Pendant in bird form
This carving of a bird of prey, an eagle or owl, is flattened oval in section and is pierced through the neck and the base of the tail with straight-drilled holes. It probably served as a neck pendant of the kind worn by shamans during healing and other rituals. A shaman’s initiation involved a vision quest, a period of fasting in the wilderness during which he would experience encounters with animal spirits (yek) who would help him in his subsequent work. A shaman’s paraphernalia, his pendants, rattles, masks and other equipment, depicted such creatures, whose powers might be invoked during a ritual performance (see de Laguna, 1972:670-725).
This pendant is smooth from much handling, and the abalone shell inlay contrasts pleasingly with the whalebone. Both materials are exotic, in the sense that neither occurs locally, and they had to be obtained by trade. Thus, this object’s significance lies not only in the bird it represents, but also in the materials from which it is made, which signify access to and control over valuable outside resources.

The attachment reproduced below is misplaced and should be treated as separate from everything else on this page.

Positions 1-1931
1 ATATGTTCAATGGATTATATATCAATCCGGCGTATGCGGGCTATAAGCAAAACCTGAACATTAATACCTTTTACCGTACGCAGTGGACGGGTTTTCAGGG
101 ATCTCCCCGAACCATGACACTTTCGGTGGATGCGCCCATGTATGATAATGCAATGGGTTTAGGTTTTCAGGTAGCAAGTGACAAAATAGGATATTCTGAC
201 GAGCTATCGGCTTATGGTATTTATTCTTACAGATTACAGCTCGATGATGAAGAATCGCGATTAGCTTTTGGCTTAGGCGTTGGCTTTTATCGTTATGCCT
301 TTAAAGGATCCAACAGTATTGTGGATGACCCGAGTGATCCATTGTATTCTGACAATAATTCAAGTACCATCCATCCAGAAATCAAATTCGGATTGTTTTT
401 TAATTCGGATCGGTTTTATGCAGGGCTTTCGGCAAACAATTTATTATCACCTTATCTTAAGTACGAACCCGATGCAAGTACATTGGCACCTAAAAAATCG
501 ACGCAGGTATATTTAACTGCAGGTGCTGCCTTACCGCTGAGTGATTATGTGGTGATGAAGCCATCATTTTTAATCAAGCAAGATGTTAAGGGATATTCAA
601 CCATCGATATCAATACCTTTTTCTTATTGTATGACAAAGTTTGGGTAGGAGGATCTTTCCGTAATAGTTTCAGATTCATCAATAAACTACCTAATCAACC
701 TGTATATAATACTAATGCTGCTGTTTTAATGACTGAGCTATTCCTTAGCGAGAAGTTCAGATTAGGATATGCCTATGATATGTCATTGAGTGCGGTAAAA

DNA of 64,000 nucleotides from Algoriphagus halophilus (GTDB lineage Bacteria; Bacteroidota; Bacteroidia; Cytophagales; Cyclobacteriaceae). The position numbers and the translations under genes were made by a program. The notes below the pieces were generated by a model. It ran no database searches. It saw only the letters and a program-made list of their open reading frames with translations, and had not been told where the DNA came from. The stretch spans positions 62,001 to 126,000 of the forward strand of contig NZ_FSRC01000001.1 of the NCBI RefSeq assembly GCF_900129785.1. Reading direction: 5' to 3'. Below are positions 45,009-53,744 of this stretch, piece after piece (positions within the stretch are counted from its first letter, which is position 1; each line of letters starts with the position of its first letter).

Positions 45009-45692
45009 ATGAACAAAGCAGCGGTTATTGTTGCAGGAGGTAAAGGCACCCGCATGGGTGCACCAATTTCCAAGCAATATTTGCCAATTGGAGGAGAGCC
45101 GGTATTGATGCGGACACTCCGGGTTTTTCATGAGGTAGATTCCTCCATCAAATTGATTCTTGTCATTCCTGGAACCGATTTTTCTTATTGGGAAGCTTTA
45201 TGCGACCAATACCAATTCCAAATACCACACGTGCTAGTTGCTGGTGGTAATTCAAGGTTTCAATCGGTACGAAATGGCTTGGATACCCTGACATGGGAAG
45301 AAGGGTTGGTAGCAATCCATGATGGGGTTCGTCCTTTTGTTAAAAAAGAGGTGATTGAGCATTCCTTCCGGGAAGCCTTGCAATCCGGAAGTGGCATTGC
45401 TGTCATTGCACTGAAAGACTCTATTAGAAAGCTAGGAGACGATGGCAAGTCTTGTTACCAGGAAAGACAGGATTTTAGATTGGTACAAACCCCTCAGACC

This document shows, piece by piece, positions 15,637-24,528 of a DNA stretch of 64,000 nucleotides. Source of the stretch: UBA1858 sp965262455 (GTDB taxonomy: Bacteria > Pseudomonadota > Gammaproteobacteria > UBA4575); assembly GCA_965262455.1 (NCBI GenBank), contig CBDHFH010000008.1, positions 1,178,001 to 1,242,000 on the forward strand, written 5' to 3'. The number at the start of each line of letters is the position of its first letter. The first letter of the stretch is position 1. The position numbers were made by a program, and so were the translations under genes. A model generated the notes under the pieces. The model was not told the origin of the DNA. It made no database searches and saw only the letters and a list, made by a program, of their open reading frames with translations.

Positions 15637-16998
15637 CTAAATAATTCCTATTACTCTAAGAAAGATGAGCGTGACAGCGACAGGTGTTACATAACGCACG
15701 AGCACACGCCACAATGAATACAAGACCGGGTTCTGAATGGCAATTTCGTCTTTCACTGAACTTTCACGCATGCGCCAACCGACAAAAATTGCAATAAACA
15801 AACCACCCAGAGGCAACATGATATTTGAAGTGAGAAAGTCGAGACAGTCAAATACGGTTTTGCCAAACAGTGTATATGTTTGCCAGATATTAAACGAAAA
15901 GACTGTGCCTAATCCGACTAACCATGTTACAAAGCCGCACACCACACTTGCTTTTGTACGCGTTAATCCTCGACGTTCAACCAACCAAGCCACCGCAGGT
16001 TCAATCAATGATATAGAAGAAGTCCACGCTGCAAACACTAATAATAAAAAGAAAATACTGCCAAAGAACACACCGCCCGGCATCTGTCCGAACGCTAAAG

Steven Hooper, 1997
Entry taken from Robert and Lisa Sainsbury Collection, Vol. 2: Pacific, African and Native North American Art, edited by Steven Hooper (Yale University Press, 1997) p. 261.
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Purchased by the Sainsbury Centre, University of East Anglia from Arbutus Limited on the advice of Robert Sainsbury in 1980 out of income from the Sainsbury Purchasing Fund.
Title/Description: Pendant in bird form
Measurements: h. 83 x w. 40 x d. 18 mm
Accession Number: 729
Historic Period: Early 19th century
Cultural Group: Tlingit
Credit Line: Purchased with support from Robert and Lisa Sainsbury, 1980